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The Dazzling ‘In the Heights’ May Be the Best Movie Musical in Decades

2 1 0
11.06.2021

In the Heights may be the greatest movie musical in decades—so it is staggering to realize that it is actually adapted from the second-most famous thing Lin-Manuel Miranda created.

The Hamilton multihyphenate (writer, star, Pulitzer Prize-winner, cultural ubique) first broke big on Broadway with his 2008 Tony-winning musical In the Heights. It heralded Miranda as a mold-shattering Broadway bard, a fresh talent who has helped usher in a mainstream boom in musical theater.

A big test of just how big that boom could be comes this weekend when the big-screen adaptation of In the Heights, directed by Crazy Rich Asians’ Jon M. Chu, hits theaters and streams on HBO Max.

The reviews have been rapturous, and if word of mouth doesn’t turn this movie into a blockbuster hit, I will have lost all faith in the moviegoing public. In fact, the buzz surrounding the film is so good and its vision is so specific that it’s tempting to wonder if it might earn all-time status as far as movie musicals go. In an age exhausted from internet hyperbole, that may actually be a reasonable leap.

Unlike Hamilton, so transcendent on stage that a straightforward filming of the original Broadway cast was sufficient to keep its superfans “satisfied,” the cinematic adaptation of In the Heights excavates new treasures from the already ebullient production.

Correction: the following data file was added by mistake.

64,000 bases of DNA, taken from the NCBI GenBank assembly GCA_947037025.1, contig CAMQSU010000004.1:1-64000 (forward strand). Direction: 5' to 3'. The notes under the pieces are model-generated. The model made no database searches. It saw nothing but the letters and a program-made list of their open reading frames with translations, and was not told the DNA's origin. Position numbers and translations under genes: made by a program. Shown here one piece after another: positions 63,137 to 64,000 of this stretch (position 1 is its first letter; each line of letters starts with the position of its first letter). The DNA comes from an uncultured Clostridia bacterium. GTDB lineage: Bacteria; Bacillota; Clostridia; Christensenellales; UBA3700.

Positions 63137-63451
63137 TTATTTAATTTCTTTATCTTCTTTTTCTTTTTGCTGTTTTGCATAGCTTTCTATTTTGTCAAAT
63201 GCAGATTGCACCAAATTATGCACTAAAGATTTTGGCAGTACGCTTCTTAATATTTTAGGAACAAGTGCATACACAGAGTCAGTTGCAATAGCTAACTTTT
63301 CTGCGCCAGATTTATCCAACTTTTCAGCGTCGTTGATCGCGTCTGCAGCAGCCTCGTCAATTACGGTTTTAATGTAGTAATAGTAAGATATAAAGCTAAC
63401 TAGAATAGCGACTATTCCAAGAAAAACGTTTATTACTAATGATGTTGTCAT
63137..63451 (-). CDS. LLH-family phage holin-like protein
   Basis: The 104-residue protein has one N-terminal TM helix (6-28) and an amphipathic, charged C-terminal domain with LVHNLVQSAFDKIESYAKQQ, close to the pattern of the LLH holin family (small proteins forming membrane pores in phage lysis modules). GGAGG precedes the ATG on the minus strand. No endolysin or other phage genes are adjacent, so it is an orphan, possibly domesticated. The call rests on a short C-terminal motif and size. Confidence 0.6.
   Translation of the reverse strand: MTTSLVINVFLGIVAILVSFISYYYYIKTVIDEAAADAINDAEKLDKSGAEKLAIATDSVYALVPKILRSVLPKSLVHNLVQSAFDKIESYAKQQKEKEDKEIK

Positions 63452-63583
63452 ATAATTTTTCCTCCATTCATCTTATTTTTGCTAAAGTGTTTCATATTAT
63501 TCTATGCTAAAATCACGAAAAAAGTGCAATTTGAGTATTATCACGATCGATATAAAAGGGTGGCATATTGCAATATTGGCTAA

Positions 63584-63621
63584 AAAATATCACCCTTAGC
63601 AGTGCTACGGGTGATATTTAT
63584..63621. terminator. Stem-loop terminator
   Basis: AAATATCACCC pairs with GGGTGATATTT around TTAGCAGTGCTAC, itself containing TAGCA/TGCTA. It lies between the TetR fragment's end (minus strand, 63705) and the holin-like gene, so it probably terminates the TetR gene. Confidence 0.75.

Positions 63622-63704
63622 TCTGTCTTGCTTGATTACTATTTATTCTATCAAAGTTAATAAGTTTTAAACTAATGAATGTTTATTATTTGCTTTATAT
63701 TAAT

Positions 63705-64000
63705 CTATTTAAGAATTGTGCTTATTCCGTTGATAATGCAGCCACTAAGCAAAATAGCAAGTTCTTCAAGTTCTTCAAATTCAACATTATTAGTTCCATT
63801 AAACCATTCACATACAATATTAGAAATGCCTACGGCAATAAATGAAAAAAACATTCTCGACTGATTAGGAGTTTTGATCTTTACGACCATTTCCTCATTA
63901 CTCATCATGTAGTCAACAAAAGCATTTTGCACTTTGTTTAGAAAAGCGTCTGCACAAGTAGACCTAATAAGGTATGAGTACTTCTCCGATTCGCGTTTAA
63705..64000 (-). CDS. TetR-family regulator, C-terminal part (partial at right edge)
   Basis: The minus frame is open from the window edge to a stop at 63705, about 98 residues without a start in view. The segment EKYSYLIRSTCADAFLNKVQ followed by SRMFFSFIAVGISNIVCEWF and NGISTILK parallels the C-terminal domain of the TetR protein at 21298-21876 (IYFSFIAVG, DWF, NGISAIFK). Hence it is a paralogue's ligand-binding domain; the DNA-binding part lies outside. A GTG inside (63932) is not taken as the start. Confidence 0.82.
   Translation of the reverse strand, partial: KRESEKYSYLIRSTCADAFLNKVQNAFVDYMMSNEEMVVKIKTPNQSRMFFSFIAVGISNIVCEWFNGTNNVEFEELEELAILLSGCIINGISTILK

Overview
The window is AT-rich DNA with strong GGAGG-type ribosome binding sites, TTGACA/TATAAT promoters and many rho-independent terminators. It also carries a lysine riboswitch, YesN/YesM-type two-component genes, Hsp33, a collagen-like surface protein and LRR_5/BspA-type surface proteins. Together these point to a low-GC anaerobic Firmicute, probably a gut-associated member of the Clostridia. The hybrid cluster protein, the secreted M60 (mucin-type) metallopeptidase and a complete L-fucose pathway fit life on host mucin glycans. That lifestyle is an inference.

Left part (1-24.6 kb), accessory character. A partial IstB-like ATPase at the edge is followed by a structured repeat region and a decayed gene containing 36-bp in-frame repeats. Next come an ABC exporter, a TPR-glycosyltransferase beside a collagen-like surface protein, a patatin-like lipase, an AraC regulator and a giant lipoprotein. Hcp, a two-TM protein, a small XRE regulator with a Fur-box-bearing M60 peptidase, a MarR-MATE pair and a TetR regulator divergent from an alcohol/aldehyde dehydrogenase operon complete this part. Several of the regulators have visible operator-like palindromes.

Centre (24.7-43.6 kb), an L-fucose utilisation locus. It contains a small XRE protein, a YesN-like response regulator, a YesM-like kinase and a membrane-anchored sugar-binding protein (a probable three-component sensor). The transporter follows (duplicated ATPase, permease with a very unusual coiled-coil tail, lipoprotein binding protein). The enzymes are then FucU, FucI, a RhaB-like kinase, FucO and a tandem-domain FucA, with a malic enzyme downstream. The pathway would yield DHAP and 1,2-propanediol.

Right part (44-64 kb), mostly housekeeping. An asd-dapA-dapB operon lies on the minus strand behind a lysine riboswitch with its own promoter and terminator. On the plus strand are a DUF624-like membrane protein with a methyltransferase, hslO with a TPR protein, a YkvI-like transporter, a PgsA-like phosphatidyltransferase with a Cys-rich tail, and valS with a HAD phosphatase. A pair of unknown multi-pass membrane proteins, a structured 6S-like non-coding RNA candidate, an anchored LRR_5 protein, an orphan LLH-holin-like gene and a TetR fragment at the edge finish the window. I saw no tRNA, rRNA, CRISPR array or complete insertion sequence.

Chu’s vivacious staging of the musical numbers throughout New York City manages that magical thing of transporting you to another world while harnessing so much familiar emotion that you never feel closer to home. The surrealism whisks you away, but you’re never far from the feelings and relationships that pulse through the universe you know—all while shining a radiant spotlight on a community you might not.

The show’s score is its own ecstatic adrenaline shot. There are earworms that could double as self-refilling serotonin boosters, while other songs are heart-splitting epiphanies about love, grief, community, and pride. In this movie treatment, they all wash over you, and then into you. There’s no rival to the full-body sensory experience of a live musical, which makes it all the more remarkable when a creative team is able to not just mimic that, but enrich it on screen.

The story centers around Usnavi, in a performance from lead Anthony Ramos that isn’t so much starmaking as it is a showcase for his constellation of talents. He raps, he sings, he dances. He’s........

© The Daily Beast


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